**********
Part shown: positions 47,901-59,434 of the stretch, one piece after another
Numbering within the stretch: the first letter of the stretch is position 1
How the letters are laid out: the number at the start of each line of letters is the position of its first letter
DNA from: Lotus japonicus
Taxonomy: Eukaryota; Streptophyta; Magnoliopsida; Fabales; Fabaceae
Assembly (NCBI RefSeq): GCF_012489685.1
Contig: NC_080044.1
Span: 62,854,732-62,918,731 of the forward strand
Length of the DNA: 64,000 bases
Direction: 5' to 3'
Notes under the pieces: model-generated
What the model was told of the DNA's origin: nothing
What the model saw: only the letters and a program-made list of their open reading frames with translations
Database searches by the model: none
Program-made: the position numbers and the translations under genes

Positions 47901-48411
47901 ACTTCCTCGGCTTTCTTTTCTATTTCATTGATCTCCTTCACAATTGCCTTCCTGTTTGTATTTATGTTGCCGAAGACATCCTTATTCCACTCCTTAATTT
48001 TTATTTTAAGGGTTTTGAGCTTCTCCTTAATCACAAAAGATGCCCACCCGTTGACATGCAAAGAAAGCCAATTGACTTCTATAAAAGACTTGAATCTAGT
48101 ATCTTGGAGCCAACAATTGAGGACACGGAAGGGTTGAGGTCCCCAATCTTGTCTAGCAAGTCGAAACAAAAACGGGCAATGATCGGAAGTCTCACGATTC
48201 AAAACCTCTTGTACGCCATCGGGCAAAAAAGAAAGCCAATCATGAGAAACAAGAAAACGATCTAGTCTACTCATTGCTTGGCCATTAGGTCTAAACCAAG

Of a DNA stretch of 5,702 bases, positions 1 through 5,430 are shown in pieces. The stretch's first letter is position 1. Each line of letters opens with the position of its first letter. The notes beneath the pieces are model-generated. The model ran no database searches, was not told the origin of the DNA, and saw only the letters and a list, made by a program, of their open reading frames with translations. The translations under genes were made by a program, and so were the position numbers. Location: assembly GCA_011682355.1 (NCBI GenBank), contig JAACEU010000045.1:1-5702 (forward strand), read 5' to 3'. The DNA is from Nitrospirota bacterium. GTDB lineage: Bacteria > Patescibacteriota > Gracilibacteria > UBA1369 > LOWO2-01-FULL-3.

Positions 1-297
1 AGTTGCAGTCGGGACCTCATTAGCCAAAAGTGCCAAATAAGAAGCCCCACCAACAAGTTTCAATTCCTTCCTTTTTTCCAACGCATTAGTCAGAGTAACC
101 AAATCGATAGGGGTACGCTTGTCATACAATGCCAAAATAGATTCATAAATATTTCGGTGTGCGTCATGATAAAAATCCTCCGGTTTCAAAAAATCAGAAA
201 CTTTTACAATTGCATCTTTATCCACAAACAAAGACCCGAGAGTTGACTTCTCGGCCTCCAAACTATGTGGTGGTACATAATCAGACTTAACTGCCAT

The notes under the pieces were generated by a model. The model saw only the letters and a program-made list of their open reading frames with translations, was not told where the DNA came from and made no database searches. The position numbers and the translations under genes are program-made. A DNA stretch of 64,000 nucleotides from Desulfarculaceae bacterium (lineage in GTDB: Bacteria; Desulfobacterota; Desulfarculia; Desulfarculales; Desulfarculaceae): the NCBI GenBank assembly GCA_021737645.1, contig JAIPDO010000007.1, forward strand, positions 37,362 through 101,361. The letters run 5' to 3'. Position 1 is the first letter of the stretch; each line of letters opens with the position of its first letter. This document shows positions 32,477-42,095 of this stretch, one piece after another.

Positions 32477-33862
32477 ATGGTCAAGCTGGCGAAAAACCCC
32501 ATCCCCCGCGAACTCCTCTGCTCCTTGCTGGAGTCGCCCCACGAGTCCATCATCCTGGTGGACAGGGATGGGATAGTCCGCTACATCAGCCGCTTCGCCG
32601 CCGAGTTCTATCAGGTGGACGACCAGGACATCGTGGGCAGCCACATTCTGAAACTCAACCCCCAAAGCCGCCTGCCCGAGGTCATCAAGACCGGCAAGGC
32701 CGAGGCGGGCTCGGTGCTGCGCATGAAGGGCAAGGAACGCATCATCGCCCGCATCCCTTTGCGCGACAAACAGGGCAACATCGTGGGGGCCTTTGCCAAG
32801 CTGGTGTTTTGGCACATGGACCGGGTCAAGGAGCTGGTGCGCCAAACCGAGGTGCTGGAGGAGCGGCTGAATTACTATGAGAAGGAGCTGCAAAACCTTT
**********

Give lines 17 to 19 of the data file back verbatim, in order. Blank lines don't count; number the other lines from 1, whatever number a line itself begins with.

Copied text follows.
47901 ACTTCCTCGGCTTTCTTTTCTATTTCATTGATCTCCTTCACAATTGCCTTCCTGTTTGTATTTATGTTGCCGAAGACATCCTTATTCCACTCCTTAATTT
48001 TTATTTTAAGGGTTTTGAGCTTCTCCTTAATCACAAAAGATGCCCACCCGTTGACATGCAAAGAAAGCCAATTGACTTCTATAAAAGACTTGAATCTAGT
48101 ATCTTGGAGCCAACAATTGAGGACACGGAAGGGTTGAGGTCCCCAATCTTGTCTAGCAAGTCGAAACAAAAACGGGCAATGATCGGAAGTCTCACGATTC